Issam Salsaa of Bethlehem has created a number of detailed models of Jerusalem and Bethlehem that are quite impressive. You can check out his YouTube videos to see several of them:
Archaeologists working at Kibbutz Magen near the Gaza Strip have discovered a Roman-period marble dolphin statuette.
Israel is considering the restoration of Khirbet al-Minya, an Umayyad palace near the shore of the Sea of Galilee.
Continued research has been approved for the Antikythera shipwreck.
Sites in Izmir are bringing in the tourist bucks.
The latest video from SourceFlix is an explanation of the topography of Jerusalem.
Archaeologists recently discovered a Byzantine-era mosaic floor at the Church of the Annunciation in Nazareth.
You can sign up for a chance to win a trip to the Grand Opening of the Museum of the Bible in Washington, D.C.
Logos users might want to grab the Ancient Context Ancient Faith set while it’s on pre-pub.
Ferrell Jenkins describes his return to the ruins of Samaria.
Luke Chandler offers some “tidbits from the tell” on his first week in digging at Lachish this year.
There will be no roundup next weekend.
HT: Joseph Lauer, Charles Savelle, Agade
Have you ever needed a map for teaching or for a class paper, but cannot find just the right map that you want on the web? Bible Mapper may be the answer to your problem.
Last month, David Barrett released Bible Mapper 5. “Bible Mapper is a fully interactive, highly accurate Bible mapping system that helps you quickly and easily create customized maps of the Holy Lands or study a particular period and aspect of Bible history.”
Having used previous versions of Bible Mapper, the things that impress me most about Bible Mapper are:
- The accuracy of the data.
- The degree of customization possible.
- The wide area of coverage: from India and Uzbekistan in the east, to Portugal and Morocco in the west; from Great Britain in the north, to Ethiopia and Somalia in the south.
- The maps you create with Bible Mapper are copyright free and may be used in papers, lectures, websites, and publications.
The key features new to version 5 are:
- Create high resolution maps of Jerusalem (the Jerusalem Ordnance map of 1876 is also able to be overlaid on the terrain).
- Upload your custom objects or styles to a repository to share with other registered users, or restrict access to yourself for easy import into other maps.
- Import basic KMZ/KML data (points, lines, areas, etc.) created by other software (e.g., Google Earth) and customize it on your map.
Bible Mapper may be downloaded for free. Most features of the program are available to unregistered users, so you can give it a try. A registration key ($37) is required to use the program’s advanced features and to save maps that you create.
When you open the program, Bible Mapper looks like this.
Bible Mapper allows you to choose between colorized terrain (above), or a monochrome appearance (below).
The “Tools” menu allows you to calculate distances between places, find a site, or obtain coordinates for a site.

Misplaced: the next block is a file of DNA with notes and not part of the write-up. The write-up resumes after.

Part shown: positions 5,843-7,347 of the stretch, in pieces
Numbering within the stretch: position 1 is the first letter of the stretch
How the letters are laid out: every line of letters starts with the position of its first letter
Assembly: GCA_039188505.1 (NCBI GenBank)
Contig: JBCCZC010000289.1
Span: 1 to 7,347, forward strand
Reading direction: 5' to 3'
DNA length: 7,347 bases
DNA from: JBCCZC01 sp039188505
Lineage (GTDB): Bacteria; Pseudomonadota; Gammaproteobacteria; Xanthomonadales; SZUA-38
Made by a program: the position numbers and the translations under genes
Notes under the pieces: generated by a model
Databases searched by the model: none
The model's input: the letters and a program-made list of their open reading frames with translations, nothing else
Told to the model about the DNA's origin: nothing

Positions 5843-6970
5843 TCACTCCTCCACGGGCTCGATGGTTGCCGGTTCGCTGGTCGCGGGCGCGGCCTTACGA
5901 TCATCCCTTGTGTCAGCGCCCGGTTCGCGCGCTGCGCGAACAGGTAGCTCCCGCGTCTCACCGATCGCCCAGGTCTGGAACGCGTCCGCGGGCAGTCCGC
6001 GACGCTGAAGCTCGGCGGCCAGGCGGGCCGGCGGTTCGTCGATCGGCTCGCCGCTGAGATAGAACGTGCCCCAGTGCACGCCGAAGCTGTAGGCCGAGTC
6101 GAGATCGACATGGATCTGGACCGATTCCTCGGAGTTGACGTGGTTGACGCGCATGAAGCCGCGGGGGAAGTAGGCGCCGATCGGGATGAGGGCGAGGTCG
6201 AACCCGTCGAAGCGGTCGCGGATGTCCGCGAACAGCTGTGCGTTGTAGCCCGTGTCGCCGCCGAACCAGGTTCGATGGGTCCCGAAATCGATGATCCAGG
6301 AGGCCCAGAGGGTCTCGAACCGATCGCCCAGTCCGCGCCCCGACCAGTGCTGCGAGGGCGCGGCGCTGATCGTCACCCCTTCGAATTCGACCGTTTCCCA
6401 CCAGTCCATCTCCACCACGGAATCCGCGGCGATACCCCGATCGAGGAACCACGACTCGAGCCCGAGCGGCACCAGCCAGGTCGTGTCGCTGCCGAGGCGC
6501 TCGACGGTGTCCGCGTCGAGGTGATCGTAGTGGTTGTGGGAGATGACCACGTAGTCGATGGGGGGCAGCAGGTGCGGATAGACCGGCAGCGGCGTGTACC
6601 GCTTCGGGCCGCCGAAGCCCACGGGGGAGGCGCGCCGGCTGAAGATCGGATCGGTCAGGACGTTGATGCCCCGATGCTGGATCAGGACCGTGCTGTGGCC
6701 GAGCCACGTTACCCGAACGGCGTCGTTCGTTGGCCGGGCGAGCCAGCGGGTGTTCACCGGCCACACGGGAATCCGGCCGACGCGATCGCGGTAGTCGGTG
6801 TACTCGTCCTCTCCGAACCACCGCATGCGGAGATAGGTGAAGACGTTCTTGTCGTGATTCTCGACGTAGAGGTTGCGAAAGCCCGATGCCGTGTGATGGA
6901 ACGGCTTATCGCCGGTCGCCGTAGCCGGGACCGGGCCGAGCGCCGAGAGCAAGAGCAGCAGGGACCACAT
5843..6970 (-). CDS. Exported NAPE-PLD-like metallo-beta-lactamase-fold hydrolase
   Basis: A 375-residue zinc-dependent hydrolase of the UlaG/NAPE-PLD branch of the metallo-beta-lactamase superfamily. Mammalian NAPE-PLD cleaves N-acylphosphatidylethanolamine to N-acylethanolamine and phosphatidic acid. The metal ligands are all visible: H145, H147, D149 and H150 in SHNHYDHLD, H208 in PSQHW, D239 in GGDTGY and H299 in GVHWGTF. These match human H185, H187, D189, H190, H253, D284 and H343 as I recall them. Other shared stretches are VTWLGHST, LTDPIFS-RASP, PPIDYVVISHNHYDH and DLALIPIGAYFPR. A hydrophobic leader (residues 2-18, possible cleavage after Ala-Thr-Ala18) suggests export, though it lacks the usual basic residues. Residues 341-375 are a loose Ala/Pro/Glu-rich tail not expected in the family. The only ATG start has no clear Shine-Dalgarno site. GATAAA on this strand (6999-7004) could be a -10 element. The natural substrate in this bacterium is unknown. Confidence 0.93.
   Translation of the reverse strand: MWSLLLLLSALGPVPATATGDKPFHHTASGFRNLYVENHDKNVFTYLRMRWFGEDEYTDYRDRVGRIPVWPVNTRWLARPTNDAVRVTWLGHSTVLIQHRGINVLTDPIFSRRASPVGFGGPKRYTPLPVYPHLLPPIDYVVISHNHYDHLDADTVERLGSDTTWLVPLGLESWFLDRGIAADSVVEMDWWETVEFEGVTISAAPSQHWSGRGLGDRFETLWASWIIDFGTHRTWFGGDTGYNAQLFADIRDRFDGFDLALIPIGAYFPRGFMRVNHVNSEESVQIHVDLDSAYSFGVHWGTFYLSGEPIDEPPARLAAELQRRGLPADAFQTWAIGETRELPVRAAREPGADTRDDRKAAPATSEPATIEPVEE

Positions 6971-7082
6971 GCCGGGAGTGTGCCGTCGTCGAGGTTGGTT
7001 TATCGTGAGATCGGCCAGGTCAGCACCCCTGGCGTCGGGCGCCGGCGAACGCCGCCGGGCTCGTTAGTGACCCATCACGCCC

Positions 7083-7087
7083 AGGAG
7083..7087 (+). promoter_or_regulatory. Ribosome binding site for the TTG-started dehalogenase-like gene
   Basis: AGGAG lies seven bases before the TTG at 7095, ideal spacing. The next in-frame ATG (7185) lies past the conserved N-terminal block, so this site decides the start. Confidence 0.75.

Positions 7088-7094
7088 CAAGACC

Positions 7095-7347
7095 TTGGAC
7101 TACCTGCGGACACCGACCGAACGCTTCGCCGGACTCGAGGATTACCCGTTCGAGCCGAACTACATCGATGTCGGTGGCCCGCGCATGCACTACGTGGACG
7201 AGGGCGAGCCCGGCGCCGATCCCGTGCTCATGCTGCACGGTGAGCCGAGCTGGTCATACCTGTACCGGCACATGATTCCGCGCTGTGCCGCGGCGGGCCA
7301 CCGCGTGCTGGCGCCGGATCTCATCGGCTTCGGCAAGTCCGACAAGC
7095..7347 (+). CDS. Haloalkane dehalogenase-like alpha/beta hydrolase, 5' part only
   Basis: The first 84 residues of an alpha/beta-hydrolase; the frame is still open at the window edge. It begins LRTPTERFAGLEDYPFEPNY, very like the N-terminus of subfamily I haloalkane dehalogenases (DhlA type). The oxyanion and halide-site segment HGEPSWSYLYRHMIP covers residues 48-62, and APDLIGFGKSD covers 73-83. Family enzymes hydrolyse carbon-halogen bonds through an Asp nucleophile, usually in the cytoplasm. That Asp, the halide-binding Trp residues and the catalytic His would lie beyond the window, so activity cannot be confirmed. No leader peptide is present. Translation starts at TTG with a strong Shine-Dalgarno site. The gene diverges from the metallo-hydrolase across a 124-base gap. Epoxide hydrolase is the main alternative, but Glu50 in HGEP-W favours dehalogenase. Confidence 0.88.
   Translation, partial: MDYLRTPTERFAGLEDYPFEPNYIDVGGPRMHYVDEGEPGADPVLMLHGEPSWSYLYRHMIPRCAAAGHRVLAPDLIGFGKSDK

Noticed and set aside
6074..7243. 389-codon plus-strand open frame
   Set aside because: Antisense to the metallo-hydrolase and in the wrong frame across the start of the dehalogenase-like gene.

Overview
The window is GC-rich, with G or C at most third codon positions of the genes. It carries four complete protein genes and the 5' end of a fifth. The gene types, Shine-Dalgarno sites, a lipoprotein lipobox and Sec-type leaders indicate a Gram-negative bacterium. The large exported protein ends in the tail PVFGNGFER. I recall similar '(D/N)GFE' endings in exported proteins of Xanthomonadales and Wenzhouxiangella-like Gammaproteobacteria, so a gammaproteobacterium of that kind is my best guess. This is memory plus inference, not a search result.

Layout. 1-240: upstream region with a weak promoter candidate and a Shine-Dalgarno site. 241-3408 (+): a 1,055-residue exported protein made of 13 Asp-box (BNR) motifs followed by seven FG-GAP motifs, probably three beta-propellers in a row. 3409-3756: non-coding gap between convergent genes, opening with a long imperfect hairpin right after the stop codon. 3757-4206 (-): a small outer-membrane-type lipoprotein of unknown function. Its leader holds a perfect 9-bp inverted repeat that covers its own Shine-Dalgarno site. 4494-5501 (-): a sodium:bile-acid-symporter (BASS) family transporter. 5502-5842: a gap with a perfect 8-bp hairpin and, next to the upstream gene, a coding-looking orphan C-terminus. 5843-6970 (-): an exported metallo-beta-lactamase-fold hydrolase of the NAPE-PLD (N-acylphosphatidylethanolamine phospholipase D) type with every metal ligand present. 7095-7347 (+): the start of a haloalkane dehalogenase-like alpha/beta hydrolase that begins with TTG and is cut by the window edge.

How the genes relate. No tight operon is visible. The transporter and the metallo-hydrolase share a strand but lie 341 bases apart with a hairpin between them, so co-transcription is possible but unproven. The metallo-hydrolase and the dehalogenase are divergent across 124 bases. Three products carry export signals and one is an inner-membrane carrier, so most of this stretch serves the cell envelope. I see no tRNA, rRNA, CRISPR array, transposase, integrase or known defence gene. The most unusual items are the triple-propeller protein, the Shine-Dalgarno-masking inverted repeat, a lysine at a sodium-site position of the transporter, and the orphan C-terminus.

In my opinion, the real gold is the “View” menu. Here you can select what information is displayed: sites, roads, geographic features, or historical periods. Here are some of the options available.
You can import your own sites, adjust the widths and colors of lines, and adjust the appearance of dots. There are even options for repositioning labels.
A number of sample maps can be viewed at the Bible Mapper website gallery.
Bible Mapper is a Windows program. As a Mac user, I am able to use it by running Windows on a virtual machine (such as Parallels). One small issue I experienced was that Mac for some unknown reason appended .exe to the downloaded file. The file should be .msi, so Mac users may have to change the file extension manually before installing.
David Barrett also has created a Bible geography quiz just for fun.
Brian Peterson reports on the third and final week of excavations at Khirbet el-Maqatir. The discoveries included a third scarab.
Bible History Daily posts a report on current excavations at Ashkelon.
Arsonists destroyed two storerooms filled with antiquities excavated at Tel Kishon in the Jezreel Valley.
Luke Chandler has arrived for excavations at Lachish. Watch his blog for updates.
Archaeologists working at Hippos have discovered the imprint of a Roman soldier’s shoe.
The mummies of 8 million dogs have been found in catacombs in Memphis.
Ferrell Jenkins takes a new look at Magdala.
Norma Franklin does not carry a Marshalltown trowel, a pencil, notebook, or ruler in her dig bag.
CNN has a 3-minute feature on restoration work on Babylon.
The current issue of BASOR is available for free for a limited time.
Robert Deutsch posted some photos from a recent investigation of the ivory pomegranate. He
believes the inscription is authentic.
Israel’s Tourism Ministry is beginning to rank hotels according to the five-star system.
We’ll be sending out a BiblePlaces Newsletter in the next few days. You can sign up for a free subscription here.
HT: Agade, Joseph Lauer
Arsonists attacked the Church of the Multiplication of Loaves and Fish at Tabgha at 3:30 this morning. Graffiti left at the site indicates that the attack was perpetrated by religious Jews. Police have arrested and released 16 suspects, all minors from Jewish settlements in the West Bank. The graffiti reads, “The false gods will be eliminated,” a reference to a Jewish prayer and consistent with similar attacks in the past.
The Times of Israel has the most extensive report. The Jerusalem Post provides a 1-minute video of the destroyed building. Prime Minister Netanyahu has condemned the attack, and a Catholic church adviser indicates that pilgrims groups are considering canceling their trips.
The church is most famous for its ancient mosaic of five loaves and two fish. The earliest known record for this location of the miracle dates back to the time of Lady Egeria (381-384) and the first church was built in 350. A century later another building was erected with a mosaic floor covering about 5,400 square feet (500 sq m), half of which is preserved. The present site was rediscovered in 1932 and the current church completed in 1982. We have more photos and information about the historic site of Tabgha here.
HT: Charles Savelle